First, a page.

What adults might not remember about the long, carefree summer days of youth is how much they forgot between June and September. In fact, the typical child experiences a three-month loss in reading achievement known as the “summer slide.”
On July 21st, Philadelphia-area children’s advocates, organizers, and nonprofits gathered at the Philadelphia Foundation for a conversation on how to promote childhood literacy by working collaboratively.
The prospect of using summer as an opportunity to hone literacy skills might induce groans from most kids, but solutions to the “summer slide” can actually be entertaining. Take Fun Safe Philly Summer, a citywide initiative that aims to help kids enjoy their summer safely and productively. Youth Commission Director Ricardo Calderón said, “Kids had too much time on their hands, with not much to do.” By bringing together various community programs and resources, like free books, activities, and even maps to the nearest local libraries, Fun Safe Philly Summer helps kids escape both boredom and backsliding.
The program partnered with the nonprofit Springboard Collaborative to create Playstreets, which are special streets throughout the city that are blocked off on certain days so children can play safely, enjoy free meals, and participate in book clubs. Carefully curated book collections put together by Team First Book Philadelphia are packaged by grade level and given to Playstreet attendees free of charge. Care goes into choosing the books so that they reflect diversity, include strong female protagonists, and are about situations kids can relate to.
“The look on the children’s faces when they see the books is just amazing, because [they’re] new,” Calderón enthused. “The kids are starving for that. Who shows up in your hood with books and wants to spend time with you?”
Receiving a set of new books helps kids start a family library, and having a library in the house correlates with reading achievement. Many kids don’t own any books at all. In middle-income neighborhoods, the book-to-child ratio is about 13:1, compared with 1:300 in low-income neighborhoods. Because less than 40 percent of third graders read at grade level, addressing these disparities is a matter of growing urgency. Calderón said, “I’ve worked with 18-year-old high school graduates who could not get through a job application. We’re graduating kids to a world they’re not ready for.”
Kids don’t have forever to catch up, either. As Mike Gross, East Coast director of Springboard Collaborative, explained, “In fourth grade, students go from learning to read to reading to learn. If you can’t make that adjustment, you’re in big trouble.”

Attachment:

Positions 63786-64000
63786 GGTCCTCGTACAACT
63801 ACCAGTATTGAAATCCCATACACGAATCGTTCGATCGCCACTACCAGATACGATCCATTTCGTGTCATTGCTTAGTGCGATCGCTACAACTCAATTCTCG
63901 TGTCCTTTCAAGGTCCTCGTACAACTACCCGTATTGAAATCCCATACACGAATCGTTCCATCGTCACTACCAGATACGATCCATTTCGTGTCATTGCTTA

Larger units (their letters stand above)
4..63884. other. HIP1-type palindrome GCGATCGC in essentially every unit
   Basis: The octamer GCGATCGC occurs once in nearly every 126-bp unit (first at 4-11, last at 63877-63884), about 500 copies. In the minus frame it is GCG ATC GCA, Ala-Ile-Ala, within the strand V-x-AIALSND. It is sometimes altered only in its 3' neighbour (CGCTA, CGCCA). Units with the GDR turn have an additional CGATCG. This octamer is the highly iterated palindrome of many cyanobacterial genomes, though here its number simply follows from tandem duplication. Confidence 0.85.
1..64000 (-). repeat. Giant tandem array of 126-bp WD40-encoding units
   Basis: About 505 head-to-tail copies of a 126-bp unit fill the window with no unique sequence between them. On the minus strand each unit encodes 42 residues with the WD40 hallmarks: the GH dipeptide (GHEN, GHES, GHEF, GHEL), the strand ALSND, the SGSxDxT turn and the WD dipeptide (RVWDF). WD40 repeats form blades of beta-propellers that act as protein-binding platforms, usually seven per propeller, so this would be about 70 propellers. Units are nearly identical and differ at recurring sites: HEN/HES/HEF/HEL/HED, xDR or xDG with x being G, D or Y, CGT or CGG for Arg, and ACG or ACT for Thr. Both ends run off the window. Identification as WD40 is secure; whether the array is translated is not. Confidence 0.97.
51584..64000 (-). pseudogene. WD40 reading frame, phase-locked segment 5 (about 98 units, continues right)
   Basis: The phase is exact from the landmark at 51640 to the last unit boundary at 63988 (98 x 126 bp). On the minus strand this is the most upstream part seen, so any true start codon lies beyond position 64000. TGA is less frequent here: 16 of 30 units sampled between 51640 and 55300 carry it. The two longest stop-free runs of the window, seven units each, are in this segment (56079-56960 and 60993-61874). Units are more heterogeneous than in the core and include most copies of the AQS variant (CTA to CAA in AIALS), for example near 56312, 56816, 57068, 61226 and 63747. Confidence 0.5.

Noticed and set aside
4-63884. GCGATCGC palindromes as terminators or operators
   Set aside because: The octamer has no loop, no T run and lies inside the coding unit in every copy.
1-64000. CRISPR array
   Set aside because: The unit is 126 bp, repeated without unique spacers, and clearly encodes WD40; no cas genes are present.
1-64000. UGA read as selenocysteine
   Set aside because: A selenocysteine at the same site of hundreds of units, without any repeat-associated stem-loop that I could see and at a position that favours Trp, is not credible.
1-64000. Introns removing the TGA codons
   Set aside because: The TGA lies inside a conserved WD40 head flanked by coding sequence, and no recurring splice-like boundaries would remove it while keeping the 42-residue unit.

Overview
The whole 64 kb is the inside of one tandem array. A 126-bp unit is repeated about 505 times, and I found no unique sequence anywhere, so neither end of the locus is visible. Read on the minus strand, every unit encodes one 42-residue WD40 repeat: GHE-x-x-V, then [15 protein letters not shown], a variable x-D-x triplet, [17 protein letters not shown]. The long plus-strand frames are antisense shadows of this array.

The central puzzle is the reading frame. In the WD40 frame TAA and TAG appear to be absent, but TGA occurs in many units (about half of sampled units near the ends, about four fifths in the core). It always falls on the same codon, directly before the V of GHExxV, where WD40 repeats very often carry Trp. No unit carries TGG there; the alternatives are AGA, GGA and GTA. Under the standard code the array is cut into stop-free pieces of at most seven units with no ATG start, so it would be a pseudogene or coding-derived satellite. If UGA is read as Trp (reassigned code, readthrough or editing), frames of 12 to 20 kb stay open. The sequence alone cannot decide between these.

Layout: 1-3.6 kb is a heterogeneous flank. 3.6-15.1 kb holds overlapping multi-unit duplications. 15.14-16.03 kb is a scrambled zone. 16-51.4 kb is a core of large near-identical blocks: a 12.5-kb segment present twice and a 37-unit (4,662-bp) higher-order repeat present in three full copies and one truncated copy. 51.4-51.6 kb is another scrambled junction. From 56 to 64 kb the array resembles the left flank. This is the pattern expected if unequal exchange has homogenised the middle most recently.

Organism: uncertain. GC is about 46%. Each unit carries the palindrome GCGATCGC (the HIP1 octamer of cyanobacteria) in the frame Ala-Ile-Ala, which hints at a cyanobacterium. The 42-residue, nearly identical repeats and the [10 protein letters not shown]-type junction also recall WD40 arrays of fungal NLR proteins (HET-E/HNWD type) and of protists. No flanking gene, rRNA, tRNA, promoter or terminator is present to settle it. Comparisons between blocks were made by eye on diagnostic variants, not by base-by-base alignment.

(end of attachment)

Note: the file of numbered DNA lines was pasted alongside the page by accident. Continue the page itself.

Part of Springboard’s mission is to use summer as a time for catch-up, harnessing the power of parents, teachers, and community to bring kids up to speed. Gross explained that since 75 percent of kids’ time is spent outside of a classroom, parental involvement is critical to closing the reading achievement gap. Through home visits, workshops, and five-week summer “interventions,” Springboard teaches parents reading strategies like using context clues and encouraging kids to predict what happens next in a story.
Organizations that address childhood literacy are not new. Programs come and go, and part of the struggle for organizers is winning the trust of neighborhoods who have seen past efforts fizzle out. “There’s a distrust between communities and any kind of service, frankly,” said Calderón. He cites the importance of learning from other programs’ mistakes in order to avoid ideas that have already proven ineffective.
Jenny Bogoni, executive director of the Read by 4th Campaign at the Free Library of Philadelphia Foundation, agrees that implementing new ideas and programs is not enough. “Teaching a child to read is complicated, but it’s not rocket science,” she said. “We already know how to do it. Now, we need to raise awareness about what actually works.”
The Read by 4th Campaign brings together public and private partner organizations with the shared goal of increasing the number of incoming fourth graders who read at grade level. That means training parents and teachers, addressing the summer slide, and pursuing other priorities based on national research. Bogoni believes that through collaboration local literacy efforts can develop shared knowledge, scale up high-quality programs, and match the right program with the right child. “For us to move the needle, every sector of our community needs to understand what goes into childhood reading.”
And kids take it to heart when members of the community, from their teachers to their Playstreet “meal captains,” support their reading goals. Calderón has even seen local drug dealers urging kids to “go get a book.”
He also pointed out that when literacy organizations collaborate, “children get to see people, professionals, and volunteers from all walks of life coming together for one common purpose: them.”
Fun Safe Philly Summer had established the Playstreets program prior to their collaboration with Springboard. The collaboration enabled the enhancement of programming at some of the city’s Playstreets.